Review: Langbroek, Erika/Quak, Arend/Roeleveld, Annelies/
Vermeyden, Paula , eds. (2000): Amsterdamer Beitraege
zur aelteren Germanistik Vol. 53 - 2000, ISSN: 0165-7305,
Amsterdam/Atlanta: Rodopi, 294 pp.
Reviewed by: Guido Oebel, Saga (Japan) National University
The book consists of two sections of which the first part (pp. 1 -
230) deals with eleven essays on various topics of the Old
Germanic language - the essays are as follows:
Essay 1 in English (pp. 1-6) by Dirk Boutkan: 'A New Etymology
D. Boutkan's (B. - henceforth) essay is about the etymology of
'Pregermanic Fishnames', i.e. the West-Germanic (WG -
henceforth) etymon 'herring'. Right from the beginning B. denies
the - as he calls them - unattractive etymologies formulated by
Vercouillie (1925) and Mueller-Graupa. B. supports the
standpoint that 'herring' has no outer-Germanic cognates and was
apparently borrowed from an non-Indo-European (IE - henceforth)
language. He uses the vowel variation in the root as an argument
that it cannot represent PIE 'ablaut' but rather has to be looked
upon as confirming the non-IE origin of 'herring'. B. offers
sufficiently comprehended proof for his theory that the WG
etymon 'herring' derives from a North European substrate root. In
the following he concludes that the same theory applies to
fishnames such as 'carp' and 'dab'.
Essay 2 in English (pp. 7-10) by Frederik Kortlandt:
'Preaspiration or Preglottalization':
Unlike Page F. Kortlandt (K. - henceforth) supports the
hypothesis that the vestjysk dialects are peripheral in relation to
other varieties of Danish, which in their turn were peripheral to
those of Norway and Sweden respectively at the time of the
Viking expeditions. That is why it seems more probable to K. that
preglottalization is ancient in Germanic and that the West
Scandinavian preaspiration developed from it by lenition. By
following K.'s manifold examples substantiating his hypothesis
the reader of his even only four pages comprising essay, of course,
may share his conclusive analysis.
Essay 3 in English (pp. 11-20) by Kenneth Shields Jr.: 'Old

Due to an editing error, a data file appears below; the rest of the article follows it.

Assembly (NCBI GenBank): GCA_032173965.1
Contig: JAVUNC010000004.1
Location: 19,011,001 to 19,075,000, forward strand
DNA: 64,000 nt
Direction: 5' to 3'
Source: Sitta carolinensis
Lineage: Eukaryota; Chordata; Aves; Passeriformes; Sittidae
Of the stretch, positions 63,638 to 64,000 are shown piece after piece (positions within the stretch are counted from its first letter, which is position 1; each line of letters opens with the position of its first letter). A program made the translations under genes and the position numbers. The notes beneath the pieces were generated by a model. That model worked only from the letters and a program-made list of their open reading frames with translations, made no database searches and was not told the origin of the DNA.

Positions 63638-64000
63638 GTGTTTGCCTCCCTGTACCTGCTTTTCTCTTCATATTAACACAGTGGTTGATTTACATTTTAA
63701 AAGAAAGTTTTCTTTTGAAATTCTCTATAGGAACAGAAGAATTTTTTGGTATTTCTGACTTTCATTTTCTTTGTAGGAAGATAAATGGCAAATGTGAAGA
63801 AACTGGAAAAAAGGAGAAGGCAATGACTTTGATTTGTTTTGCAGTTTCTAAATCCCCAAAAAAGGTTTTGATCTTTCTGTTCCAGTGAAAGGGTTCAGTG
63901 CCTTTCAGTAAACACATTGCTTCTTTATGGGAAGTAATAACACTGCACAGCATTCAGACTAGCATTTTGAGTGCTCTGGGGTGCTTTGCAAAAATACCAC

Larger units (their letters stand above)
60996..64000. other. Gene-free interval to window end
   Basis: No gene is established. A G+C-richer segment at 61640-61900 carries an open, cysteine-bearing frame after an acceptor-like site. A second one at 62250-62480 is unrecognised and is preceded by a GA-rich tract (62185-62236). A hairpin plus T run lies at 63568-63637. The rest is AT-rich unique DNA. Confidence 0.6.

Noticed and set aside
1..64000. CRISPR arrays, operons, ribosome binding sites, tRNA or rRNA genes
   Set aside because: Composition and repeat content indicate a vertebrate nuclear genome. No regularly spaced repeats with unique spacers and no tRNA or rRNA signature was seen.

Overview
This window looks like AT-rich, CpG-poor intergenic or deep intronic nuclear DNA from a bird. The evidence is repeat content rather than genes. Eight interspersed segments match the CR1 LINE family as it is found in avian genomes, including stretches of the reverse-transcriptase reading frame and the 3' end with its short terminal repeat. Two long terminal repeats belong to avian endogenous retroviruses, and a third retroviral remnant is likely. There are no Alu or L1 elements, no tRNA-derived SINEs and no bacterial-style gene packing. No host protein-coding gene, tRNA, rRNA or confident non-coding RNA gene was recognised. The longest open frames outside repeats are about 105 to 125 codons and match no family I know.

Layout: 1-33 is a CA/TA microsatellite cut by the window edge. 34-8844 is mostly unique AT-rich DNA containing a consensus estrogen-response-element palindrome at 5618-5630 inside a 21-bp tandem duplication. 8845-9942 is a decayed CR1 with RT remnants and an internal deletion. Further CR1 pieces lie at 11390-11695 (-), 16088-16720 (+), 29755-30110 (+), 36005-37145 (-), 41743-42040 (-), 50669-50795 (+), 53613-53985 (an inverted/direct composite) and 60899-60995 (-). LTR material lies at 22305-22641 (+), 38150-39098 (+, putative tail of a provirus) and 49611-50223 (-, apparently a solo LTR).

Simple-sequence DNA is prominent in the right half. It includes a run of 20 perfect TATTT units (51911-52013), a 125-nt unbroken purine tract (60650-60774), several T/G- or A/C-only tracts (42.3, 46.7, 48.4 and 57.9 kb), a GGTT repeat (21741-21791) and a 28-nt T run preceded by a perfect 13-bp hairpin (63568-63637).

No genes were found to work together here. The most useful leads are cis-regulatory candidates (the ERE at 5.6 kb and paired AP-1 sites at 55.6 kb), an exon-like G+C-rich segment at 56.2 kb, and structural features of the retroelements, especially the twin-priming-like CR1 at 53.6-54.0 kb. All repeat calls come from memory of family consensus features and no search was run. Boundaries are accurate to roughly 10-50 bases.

English 'Einheitsplural': An Archaism?':
With regard to Adrados' so-called 'the new image' K. Shields' Jr.
(S. - henceforth) essay aims at exploring the possibility that the
'Einheitsplural' of Ingvaeonic constitutes an archaism reflecting a
basic structural characteristic of verbal inflection during the late
dialectal period of IE itself. By quoting renowned fellow-scholars -
besides the above-mentioned Adrados (1992) - such as Lehman
(1974) - who notes the strong resemblances between Germanic
and Anatolian conjugation -, or Prolome (1982) - who regards
Germanic reflecting a system very close to Proto-Anatolian -, S.
supports the hypothesis that in regard to the 'Einheitsplural' of
Ingvaeonic it might retain the ancient IE conjugational pattern.
Despite the widely held opinion that WG is the least archaic
dialect within the Germanic Family S. opposes the preclusion that
there do not appear any specific archaisms. According to S. the
divergence within Germanic dialects regarding the differentiation
of persons in the plural is consistent with cases in other dialect
groups involving a lack of correspondence in plural conjugation
thus implying the late appearance of person-specific suffixes in
S. admits that his thesis represemts a radical departure from
traditional thinking about the phenomenon of 'Einheitsplural',
however, he claims that it follows logically from the basic tenets of
'the new image' as well as typological implicature.
Essay 4 in German (pp. 21-31) by Mindy MacLeod: 'Hidden Bind-
Mindy MacLeod (ML. - henceforth) paper deals with the concept of
hidden bindrunes invoked by early runic scholars - in particular to
Erik Noreen - not yet completely discredited in the field of runic
epigraphy. According to ML. the principle of the occasional
presence of invisible letters is built on shaky foundations thus
breaking every conventional rule usually applying to ligatures
claiming the visibility of at least some element of each ligatured
letter. The number of possibilities this kind of interpretation
allows is almost without limit thus paving the way for arbitrary
and subjective guesswork. Despite the 'licentia runica', i.e.
omitting expected runes - especially vowels - in runic texts it is
almost impossible to differentiate between ordinary omissions
intended by rune-carvers and inscriptions possibly containing
elusive hidden characters. In the following ML. turns to Noreen's
theory (1945) that a bind-rune could also be totally contained
inside another rune quoting five examples for which the author
clearly prefers alternative as well comprehensible explanations.
According to ML. It is easy to understand why scholars such as
Noreen have been tempted to infer the presence of bind-runes in
order to advantage their own readings. As a further argument
against the use of hidden bind-runes ML regards the placement of
the rune 'i' in Scandinavian same-stave runic inscriptions, none of
which contains the letter in the main-staff. Eventually ML arrives
at the conviction to have given the most satisfactory explanation
for all the various instances where the existence of hidden bind-
runes might have been considered.
Essay 5 in German (pp. 33-40) by Arend Quak: 'Wieder nach
A. Quak's (Q. - henceforth) essay is about the interpretation of the
runic writing of Bergakker (The Netherlands). On the occasion of
the anthology on the runic writing of Bergakker recently